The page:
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Anetxu “Ani” Largazabalago is a twelve-year-old girl living in
Guernica, Spain, during WWII. Although Hitler’s militant coups earn the focus of  the world, General Franco creates his own brand of civil war in Spain. With  Ani’s father fighting in Spain’s Civil War, her mother and she are left to fend  for themselves. Selling sardines door-to-door, and relying on the mercy of   others, leaves Ani’s mother bitter and Ani with few friends. However, little   does Ani know that her life is about to change. 

When Mathias Garza’s family moves to Guernica, Ani suddenly finds  herself in the middle of espionage. Even though her mother has always told her  that she is insignificant, she can’t help but feel as though she is contributing  something great by helping the underground resistance. 
 
Then, Nazi planes attack her quiet, little town, and Ani realizes  that no one is insignificant.

 Readers who enjoyed Zusak’s The Book Thief (2005) will enjoy this novel. Ani’s life in Spain dramatically mirrors Liesel’s life in Germany during the same period. The main difference is that Death tells Liesel’s story for her while Ani speaks for herself. Although the girls’ lives are very similar, I enjoyed reading Ani’s thoughts because it gave me an insight that I felt was lacking in my connection with Liesel.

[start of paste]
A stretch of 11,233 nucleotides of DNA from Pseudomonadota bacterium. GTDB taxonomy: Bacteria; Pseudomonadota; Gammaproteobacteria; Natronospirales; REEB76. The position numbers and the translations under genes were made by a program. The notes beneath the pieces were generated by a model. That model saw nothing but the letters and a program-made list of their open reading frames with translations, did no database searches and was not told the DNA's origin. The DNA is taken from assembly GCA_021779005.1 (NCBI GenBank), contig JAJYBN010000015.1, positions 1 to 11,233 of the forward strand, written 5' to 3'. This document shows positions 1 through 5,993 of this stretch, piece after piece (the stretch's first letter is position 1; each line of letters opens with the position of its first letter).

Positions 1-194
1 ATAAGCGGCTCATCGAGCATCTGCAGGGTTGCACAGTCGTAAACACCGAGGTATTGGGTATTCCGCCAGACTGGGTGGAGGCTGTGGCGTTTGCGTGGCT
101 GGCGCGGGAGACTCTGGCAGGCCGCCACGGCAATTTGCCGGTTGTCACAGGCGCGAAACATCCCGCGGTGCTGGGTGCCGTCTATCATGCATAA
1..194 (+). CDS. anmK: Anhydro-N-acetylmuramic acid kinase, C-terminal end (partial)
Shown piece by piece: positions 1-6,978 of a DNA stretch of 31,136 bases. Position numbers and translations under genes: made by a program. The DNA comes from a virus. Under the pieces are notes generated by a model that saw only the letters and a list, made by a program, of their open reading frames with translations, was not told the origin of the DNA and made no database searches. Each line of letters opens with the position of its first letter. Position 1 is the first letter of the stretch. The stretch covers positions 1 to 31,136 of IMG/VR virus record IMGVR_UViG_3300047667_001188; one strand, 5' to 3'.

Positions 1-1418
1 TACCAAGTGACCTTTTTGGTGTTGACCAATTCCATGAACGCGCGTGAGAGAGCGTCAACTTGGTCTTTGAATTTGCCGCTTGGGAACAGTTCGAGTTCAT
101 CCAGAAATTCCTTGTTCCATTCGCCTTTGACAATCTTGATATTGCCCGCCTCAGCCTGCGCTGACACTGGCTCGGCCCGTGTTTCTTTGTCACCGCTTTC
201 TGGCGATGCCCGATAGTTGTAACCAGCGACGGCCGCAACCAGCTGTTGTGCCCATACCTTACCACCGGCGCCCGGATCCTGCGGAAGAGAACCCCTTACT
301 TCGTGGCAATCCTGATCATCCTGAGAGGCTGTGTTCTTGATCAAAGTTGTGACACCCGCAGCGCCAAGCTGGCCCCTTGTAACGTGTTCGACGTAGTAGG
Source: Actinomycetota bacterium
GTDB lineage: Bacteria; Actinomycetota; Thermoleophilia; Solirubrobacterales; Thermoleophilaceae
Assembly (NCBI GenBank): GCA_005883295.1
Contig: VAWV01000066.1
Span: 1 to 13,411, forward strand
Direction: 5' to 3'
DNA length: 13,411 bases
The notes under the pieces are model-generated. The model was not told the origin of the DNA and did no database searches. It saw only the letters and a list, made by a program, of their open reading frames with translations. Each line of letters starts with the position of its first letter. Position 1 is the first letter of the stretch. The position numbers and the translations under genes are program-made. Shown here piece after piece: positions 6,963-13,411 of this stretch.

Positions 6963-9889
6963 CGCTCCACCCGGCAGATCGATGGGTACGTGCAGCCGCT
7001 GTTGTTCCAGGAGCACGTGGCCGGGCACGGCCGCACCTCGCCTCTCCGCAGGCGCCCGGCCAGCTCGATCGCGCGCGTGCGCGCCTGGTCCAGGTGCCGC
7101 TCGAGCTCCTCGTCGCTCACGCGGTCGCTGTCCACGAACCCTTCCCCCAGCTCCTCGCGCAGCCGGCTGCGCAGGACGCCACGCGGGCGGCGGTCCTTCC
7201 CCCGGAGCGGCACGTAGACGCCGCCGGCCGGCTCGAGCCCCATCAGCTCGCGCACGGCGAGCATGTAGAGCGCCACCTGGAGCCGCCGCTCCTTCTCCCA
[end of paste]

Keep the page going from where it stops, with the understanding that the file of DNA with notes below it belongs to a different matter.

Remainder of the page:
I don’t think that people fully understand the impact that WWII had on the world. We often focus on the horror of concentration camps – as we should – but there were many, many other victims to Hitler’s hate. As a result, Gonzalez presents a different perspective of the many layers that made up this war by focusing on the children who became orphans because of senseless attacks.

 This novel drags in a few places, but, overall, it is a pleasant read. I’m not a big fan of historical fiction, but I found myself   unable to put it down during the last few pages. Although the events in the novel are devastating, the author does a good job of communicating hope without diminishing the cruelty of events.

ARC provided by Radom House (Thank you!)
Publication Date: October 9, 2012


 


Comments

Christina Diaz Gonzalez
05/16/2012 08:48

Thank you for taking the time to review A Thunderous Whisper. I believe you are the first blog review and I couldn't be more pleased to have you associate my book with A Book Thief (a favorite of mine)! Hope you enjoy the final version which will include an epilogue to Ani's story.

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Courtney Krieger
05/18/2012 08:04

Christina, thank you for writing about a part of the world that often gets overshadowed when telling of WWII. I learned something new by reading your book. There was also a certain section that you wrote so well that it made me cry. Very well done.

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10/07/2012 11:07

I'm just starting this and I can't be more pleased to hear and this is like The Book Thief! It's my absolute favorite book. Great review! :) I can't wait to see how it turns out!

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